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Coast pub Riding high
9:10am Saturday 23rd June 2012 in Pints of View
GAVIN AITCHISON enjoys the home brews at a gong-winning pub.
TOM, Dick and Harry are the unsung heroes of the operation. They may be hidden away in the cellar but between them, they work wonders.
It is they who have turned this place around. They and Stuart and Karen Neilson, of course.
A few years ago, this Victorian corner-house pub and hotel in North Marine Road was a bog-standard local, bumbling along unspectacularly. Today, it is something of a mecca for ale lovers and the proud producer of Scarborough’s very own beers.
That’s where Tom, Dick and Harry come in. This hardy trio are the North Riding Brew-Pub’s stalwarts, the ever-reliable fermentation tanks where the magic happens, under whose careful watch the raw wort is turned into delightful ale.
Tom has been here since January 2011 and Dick and Harry were brought in a few months later to triple the capacity. Today, in a typical week, the brewery produces enough beer to sell around 1,000 to 1,500 pints, mostly here at the North Riding but also in selected pubs elsewhere in Yorkshire.
It’s some achievement for Stuart and Karen, who bought the freehold on the building on Yorkshire Day 2005. Stuart knew as soon as he saw the vast cellar that he wanted to brew here, but his first priority was to enhance the pub’s reputation.
He developed the beer range and duly won Scarborough Camra’s town pub of the year award in 2006, 2008, 2009, 2010 and 2011.
In seven years, he has sold more than 1,920 unique beers, and he hopes to hit 2,000 later this summer.
While impressing with ales from elsewhere, Stuart set about learning the ropes himself, not through any formal course but by regularly visiting some of his favourite brewers.
Dave Sanders at Elland, Sue Simpson at Brown Cow, Kelly Ryan while he was at Thornbridge, and Rob Wiltshire at Yorkshire Dales all lent expertise and advice.
“You can get a textbook telling you how to brew beer, but really it’s all about timings and temperatures and experimenting,” says Stuart. “I went to various breweries and have bounced ideas off people who have been brewing for years.”
He launched in January last year and within a month he was hitting the headlines, his Peasholm Pale winning the top award at the Bradford Beer Festival.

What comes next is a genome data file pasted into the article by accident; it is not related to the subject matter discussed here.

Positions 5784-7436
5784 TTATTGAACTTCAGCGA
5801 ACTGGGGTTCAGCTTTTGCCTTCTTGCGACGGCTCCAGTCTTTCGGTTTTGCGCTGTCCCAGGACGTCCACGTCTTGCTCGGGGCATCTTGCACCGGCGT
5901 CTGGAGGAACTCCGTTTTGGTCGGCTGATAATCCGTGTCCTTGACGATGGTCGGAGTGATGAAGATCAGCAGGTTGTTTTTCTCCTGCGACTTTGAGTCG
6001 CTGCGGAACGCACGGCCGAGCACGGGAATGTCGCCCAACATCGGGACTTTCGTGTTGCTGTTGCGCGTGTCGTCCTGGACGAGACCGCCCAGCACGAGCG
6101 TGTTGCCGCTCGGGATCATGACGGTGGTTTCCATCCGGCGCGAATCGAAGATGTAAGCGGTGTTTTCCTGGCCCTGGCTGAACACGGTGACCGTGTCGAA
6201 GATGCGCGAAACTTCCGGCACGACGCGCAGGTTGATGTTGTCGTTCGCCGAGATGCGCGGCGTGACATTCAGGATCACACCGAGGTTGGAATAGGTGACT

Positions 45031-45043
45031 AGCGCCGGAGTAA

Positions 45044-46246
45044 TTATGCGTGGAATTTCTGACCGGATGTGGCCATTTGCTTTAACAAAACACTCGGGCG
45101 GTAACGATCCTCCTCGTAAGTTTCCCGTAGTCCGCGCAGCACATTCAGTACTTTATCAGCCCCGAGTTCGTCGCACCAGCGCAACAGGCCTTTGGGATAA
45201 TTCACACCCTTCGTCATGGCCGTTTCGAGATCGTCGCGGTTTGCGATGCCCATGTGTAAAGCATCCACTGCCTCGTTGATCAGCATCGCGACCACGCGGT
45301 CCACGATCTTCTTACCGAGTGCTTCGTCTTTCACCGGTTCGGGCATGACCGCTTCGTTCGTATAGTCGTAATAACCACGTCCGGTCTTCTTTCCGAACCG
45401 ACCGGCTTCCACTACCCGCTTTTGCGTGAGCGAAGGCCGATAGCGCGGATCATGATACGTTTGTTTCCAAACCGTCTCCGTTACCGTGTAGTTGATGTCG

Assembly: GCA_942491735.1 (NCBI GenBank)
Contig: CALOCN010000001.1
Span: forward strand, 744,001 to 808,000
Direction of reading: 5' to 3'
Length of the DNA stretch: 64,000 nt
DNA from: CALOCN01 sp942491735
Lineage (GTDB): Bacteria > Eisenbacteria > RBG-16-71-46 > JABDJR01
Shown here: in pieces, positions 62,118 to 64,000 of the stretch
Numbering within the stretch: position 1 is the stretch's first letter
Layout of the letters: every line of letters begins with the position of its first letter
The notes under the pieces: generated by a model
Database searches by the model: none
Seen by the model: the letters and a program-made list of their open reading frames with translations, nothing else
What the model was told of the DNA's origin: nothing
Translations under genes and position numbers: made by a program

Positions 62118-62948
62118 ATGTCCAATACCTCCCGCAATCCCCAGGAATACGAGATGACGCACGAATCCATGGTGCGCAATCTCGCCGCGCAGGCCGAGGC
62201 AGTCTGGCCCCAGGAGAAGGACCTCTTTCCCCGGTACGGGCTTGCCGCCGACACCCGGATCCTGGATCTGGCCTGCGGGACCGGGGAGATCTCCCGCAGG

He has mostly stuck to such pale and hoppy beers since and last week reached something of a milestone, when he (and Dick) produced North Riding’s 100th brew: “Ton Up, ’Owzat”.
It should be hitting the bars in around three weeks and is worth looking out for, including at The Maltings in York. It contains seven doses of hops: a bed of Citra on the base of the kettle; additions of US Magnum, Millennium, Simcoe, Calypso and Galaxy during the boil; and then a dry-hopping of Citra inside the fermenter.
“I was always going to do pale, hoppy beers because that’s what sells in here and I would be a fool not to,” says Stuart. “The fact I like them too is great. There are people who go to extremes, but whether I do or not, I don’t know.
Some might find my beers too hoppy – but everyone’s palate is different.”
His own favourite beers, he says, include Summer Wine Diablo, Thornbridge Kipling and Five Towns Peculiar Blue, but he much prefers his own creations – including his Peasholm Red ale, his Neilson’s Sauvin (made using Nelson Sauvin hops), and one particular local favourite called The Sperminator – brewed after a number of regulars’ wives and partners became pregnant in quick succession.
CLIFFORD Village Hall, between Tadcaster and Wetherby, has a Champion Beer Festival from noon to 11pm next Saturday; The Slip Inn in Clementhorpe, York, hosts a Battle of the Breweries between Roosters and Mallinsons from noon today; and the Bootham Crescent Beer Festival, which began on Thursday, continues until tomorrow.
Congratulations to The Waggon and Horses in Lawrence Street, York, which was named York Camra’s pub of the year.
Branch members gathered on Wednesday to present landlord Paul Marshall with his award.